Theresa May offers cold comfort to Sunderland's Nissan workers

Theresa May greets her audience at the Tory Party conference today.
Theresa May greets her audience at the Tory Party conference today.
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Theresa May failed to offer reassurances to Sunderland’s Nissan workers as she outlined her vision for Brexit today.

The Japanese car giant sparked fears over its long-term future on Wearside last week, when it announced it was suspending investment in Sunderland pending reassurances about the financial implications of quitting the EU.

Chief Executive Carlos Ghosn said: "If there are tax barriers being established on cars, you have to have a commitment for carmakers who export to Europe that there is some kind of compensation," and told the BBC the plant’s competitiveness would be hit if Britain was left dealing with the EU under World Trade Organisation rules, rather than as part of the Single Market.

But in her keynote speech to close the Conservative Party conference in Birmingham, the Prime Minister re-emphasised the Government’s commitment to immigration control, a move which is likely to reduce the chances of the UK retaining its membership of the Single Market.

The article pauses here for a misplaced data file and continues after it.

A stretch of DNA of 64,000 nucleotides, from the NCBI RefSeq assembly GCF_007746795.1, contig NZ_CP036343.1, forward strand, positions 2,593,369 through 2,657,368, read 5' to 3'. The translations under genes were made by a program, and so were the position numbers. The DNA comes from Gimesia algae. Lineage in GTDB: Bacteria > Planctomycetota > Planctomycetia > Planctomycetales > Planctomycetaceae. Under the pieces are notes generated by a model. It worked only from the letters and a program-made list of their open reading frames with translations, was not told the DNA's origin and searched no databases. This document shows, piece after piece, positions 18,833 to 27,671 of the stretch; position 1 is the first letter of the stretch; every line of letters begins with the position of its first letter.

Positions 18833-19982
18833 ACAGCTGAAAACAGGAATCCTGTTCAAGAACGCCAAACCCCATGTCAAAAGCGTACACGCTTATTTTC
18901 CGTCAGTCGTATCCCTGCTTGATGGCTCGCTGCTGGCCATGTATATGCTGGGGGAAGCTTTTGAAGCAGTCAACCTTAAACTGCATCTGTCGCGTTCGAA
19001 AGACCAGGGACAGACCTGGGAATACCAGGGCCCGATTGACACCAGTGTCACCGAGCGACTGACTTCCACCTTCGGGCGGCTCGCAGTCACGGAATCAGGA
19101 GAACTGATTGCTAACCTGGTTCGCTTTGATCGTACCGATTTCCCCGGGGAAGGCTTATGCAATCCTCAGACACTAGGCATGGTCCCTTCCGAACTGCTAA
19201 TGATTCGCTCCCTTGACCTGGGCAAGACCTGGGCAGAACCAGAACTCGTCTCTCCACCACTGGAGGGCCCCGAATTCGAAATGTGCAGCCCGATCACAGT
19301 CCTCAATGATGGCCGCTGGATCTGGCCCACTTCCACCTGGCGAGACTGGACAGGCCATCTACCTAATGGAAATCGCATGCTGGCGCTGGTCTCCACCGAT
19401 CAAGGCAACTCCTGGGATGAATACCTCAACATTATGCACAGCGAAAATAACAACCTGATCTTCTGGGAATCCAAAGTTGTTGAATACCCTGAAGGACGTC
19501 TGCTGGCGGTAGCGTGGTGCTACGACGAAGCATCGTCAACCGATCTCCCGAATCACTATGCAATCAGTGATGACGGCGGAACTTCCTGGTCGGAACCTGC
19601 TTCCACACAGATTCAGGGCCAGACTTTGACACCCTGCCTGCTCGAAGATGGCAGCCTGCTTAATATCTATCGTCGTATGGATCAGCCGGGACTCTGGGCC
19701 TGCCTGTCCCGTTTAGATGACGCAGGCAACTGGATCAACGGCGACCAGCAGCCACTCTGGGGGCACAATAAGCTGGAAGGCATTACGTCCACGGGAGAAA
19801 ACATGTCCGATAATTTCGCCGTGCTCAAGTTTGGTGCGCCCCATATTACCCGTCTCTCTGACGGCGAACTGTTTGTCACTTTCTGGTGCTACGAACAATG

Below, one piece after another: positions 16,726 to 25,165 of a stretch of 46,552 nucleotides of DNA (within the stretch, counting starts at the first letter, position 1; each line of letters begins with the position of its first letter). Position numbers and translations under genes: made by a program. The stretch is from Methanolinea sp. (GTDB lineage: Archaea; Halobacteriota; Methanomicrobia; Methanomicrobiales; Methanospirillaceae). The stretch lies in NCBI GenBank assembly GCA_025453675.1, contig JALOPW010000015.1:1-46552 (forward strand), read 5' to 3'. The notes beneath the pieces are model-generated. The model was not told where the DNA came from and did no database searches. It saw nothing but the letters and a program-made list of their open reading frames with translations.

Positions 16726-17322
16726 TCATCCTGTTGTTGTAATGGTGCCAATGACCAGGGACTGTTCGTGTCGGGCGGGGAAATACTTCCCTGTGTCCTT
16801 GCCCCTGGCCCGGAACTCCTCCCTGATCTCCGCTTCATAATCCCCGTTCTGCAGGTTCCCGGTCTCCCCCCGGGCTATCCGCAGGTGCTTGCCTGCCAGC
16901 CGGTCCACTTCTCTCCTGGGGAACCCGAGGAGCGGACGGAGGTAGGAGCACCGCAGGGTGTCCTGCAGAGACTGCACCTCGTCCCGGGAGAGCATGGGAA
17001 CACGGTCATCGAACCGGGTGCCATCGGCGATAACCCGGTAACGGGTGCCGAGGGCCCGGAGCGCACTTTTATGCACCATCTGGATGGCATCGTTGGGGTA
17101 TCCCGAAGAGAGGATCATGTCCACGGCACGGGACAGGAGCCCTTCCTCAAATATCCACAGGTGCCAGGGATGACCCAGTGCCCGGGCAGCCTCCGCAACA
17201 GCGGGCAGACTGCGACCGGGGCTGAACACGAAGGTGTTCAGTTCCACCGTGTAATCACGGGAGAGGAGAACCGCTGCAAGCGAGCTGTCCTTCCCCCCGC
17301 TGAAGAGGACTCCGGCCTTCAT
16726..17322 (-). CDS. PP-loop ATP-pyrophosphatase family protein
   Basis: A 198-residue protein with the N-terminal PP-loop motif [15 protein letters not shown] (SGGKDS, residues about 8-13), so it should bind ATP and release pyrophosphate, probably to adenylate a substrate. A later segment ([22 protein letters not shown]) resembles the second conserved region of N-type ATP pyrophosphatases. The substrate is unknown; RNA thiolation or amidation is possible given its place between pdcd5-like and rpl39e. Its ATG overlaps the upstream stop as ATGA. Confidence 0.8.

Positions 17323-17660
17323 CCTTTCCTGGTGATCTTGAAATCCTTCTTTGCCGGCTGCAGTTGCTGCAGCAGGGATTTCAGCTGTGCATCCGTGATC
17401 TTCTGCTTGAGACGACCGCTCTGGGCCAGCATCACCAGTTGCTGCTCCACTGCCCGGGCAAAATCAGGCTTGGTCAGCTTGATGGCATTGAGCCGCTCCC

The PM did mention the automotive sector as one of the industries which would be key to the Government’s new industrial strategy - but warned details of Brexit negotiations would be thin on the ground until a deal for the UK to leave the EU was complete.

"We will identify these sectors of the economy - financial services, life sciences, tech, aerospace, car manufacturing, creative industries and others - that are of strategic importance to our economy and do everything we can to encourage, develop and support them," she said.

"I want it to give British companies the maximum freedom to trade with and operate within the single market - and let European businesses do the same here.

"But let’s state one thing loud and clear: we are not leaving the European Union only to give up control of immigration all over again. And we are not leaving only to return to the jurisdiction of the European Court of Justice. That’s not going to happen.

"We are leaving to become, once more, a fully sovereign and independent country - and the deal is going to have to work for Britain."

The Prime Minister said any agreement would have to include control of the UK’s borders - free movement of workers is a key principle of the Single Market.

She reiterated her commitment to triggering Article 50, the formal declaration that the UK is withdrawing, ‘no later than the end of March’ and to introduce a Great Repeal Bill in the next parliamentary session to get rid of the European Communities Act.

"It is, of course, too early to say exactly what agreement we will reach with the EU. It is going to be a tough negotiation," said Mrs May.

"It will require some give and take. And while there will always be pressure to give a running commentary, it will not be in our national interest to do so."